*2 Accordingly, Mr. O’Neal’s motion for a charging lien on Mr. Carnes’s limited liability company interests in the Missouri LLCs is DENIED.
ORDERED in Tampa, Florida on August 20, 2021.
by Jay Adkisson
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More Articles On Charging Orders click here
LAW REVIEW ARTICLES
by Jay Adkisson
For more on the historical background of Charging Orders and contemporary issues involving the same, see Jay Adkisson's article, Charging Orders: The Peculiar Mechanism, 61 South Dakota Law Review 440 (2016). Available at SSRN: https://ssrn.com/abstract=2928487
Analysis of Uniform Limited Liability Company Act Sections re Charging Orders
The Uniform Acts re Charging Orders and Transferable Interests (without Jay's comments):
Effect of Bankruptcy On The Debtor-Member's LLC Interest here
Collected Court Opinions On Charging Orders here and below
NATURE OF REMEDY
Distributions/Economic Rights - Creditors rights to distributional interests/economic rights
Prejudgment Relief - Freezing the interest and distributions pending judgment
Entities - The types of legal entities amenable to charging orders, or not
Procedure - The procedure for obtaining a charging order and ancillary provisions
Unknown Interest - Where the debtor's interest, if any, has not been ascertained
Order Form Generally - Most issues to the form of the charging order
Order Form Future Interests - How the charging order affects subsequently-acquired interests
Exemptions - Available state and federal protections that may apply to charging orders
Abstention - Collateral attacks on charging orders in federal court
Conflicts-Of-Law - Determining which state's laws apply to a charging order dispute
Jurisdiction - Issues relating to the court's authority over out-of-state debtors and LLCs
Foreign Entities - Charging orders against out-of-state entities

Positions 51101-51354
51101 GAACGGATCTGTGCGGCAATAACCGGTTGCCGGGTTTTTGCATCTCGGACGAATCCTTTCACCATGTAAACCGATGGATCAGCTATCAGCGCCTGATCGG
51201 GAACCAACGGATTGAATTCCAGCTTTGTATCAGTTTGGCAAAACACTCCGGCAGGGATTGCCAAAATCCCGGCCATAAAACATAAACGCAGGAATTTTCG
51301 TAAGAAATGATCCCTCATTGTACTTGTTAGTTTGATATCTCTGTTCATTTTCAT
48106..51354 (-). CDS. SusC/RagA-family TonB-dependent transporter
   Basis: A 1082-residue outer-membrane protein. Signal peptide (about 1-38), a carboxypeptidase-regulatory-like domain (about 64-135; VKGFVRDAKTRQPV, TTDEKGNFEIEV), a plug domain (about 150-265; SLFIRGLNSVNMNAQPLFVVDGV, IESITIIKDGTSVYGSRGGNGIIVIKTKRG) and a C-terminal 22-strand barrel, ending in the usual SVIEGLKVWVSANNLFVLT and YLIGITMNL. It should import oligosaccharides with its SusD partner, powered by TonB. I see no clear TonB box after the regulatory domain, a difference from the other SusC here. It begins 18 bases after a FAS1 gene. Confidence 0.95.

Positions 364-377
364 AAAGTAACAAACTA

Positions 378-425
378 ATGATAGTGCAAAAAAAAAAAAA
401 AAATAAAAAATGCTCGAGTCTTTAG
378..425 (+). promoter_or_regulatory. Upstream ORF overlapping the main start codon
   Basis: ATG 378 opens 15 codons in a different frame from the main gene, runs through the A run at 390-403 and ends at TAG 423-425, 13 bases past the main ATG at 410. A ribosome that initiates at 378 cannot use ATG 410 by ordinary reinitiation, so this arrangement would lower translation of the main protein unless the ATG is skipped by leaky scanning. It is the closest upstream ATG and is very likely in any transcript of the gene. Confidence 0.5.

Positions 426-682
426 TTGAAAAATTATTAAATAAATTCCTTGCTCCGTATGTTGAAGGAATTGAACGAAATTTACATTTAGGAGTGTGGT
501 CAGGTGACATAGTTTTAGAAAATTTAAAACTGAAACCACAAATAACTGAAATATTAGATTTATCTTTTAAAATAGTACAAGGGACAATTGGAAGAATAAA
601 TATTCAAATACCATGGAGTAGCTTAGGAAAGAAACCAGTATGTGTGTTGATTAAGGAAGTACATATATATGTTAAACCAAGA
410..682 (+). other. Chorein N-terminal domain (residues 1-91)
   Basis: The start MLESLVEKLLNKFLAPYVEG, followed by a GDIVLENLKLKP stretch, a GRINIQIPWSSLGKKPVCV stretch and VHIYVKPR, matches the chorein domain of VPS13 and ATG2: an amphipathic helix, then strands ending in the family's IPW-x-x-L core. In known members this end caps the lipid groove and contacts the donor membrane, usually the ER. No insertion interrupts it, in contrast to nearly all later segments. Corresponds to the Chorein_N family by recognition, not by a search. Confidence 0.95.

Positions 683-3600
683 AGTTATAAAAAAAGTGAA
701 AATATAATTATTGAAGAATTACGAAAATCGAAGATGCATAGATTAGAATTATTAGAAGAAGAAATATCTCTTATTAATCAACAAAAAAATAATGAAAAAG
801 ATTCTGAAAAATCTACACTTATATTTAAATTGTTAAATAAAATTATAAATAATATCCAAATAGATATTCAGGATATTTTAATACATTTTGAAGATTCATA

Creditor Rights Restrictions - Limitations on creditors' management and informational rights
Information Rights - Creditors' ability to access information about the LLC
Management & Voting Rights - Rights of creditor after charging order issued
LIEN EFFECT AND PRIORITY
Lien - The lien effect of a charging order and priority issues
Compliance - Issues for the LLC and non-debtor members in complying with a charging order
Receiver - The role of the receiver in charging order proceedings
SINGLE MEMBER LLC
Single-Member LLCs - Enforcing the judgment against an LLC with a sole member
Foreclosure - Liquidation by judicial sale of the debtor's right to distributions
REPURCHASE AND REDEMPTION RIGHTS
Repurchase/Redemption Rights - Third-parties' ability to purchase the charged interest
Appeal - Issues relating to the appeal of a charging order
RELATION TO OTHER REMEDIES
Exclusivity - The charging order as the sole remedy available to creditors and exceptions
Voidable Transactions/Fraudulent Transfers - Issues relating to avoidable transfers of interests
Abstention - Attempts to collaterally attack the charging order in federal court
Bankruptcy - Treatment of the debtor/member's interest in bankruptcy
Intra-Member Disputes - Where one member obtains a charging order against another
Taxes - Tax issues relating to charging orders for all involved parties
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Additional Court Opinions About charging orders (unsorted)
THE CHARGING ORDERS PRACTICE GUIDE
The Charging Order Practice Guide: Understanding Judgment Creditor Rights Against LLC Members, by Jay D. Adkisson (2018), published by the LLCs, Partnerships and Unincorporated Entities Committee of the Business Law Section of the American Bar Association, click here for more
Available for purchase directly from the ABA at https://goo.gl/faZzY6
Also available from Amazon at https://www.amazon.com/Charging-Orders-Practice-Guide-Understanding/dp/1641052643
OTHER INFORMATIONAL WEBSITES
by Jay Adkisson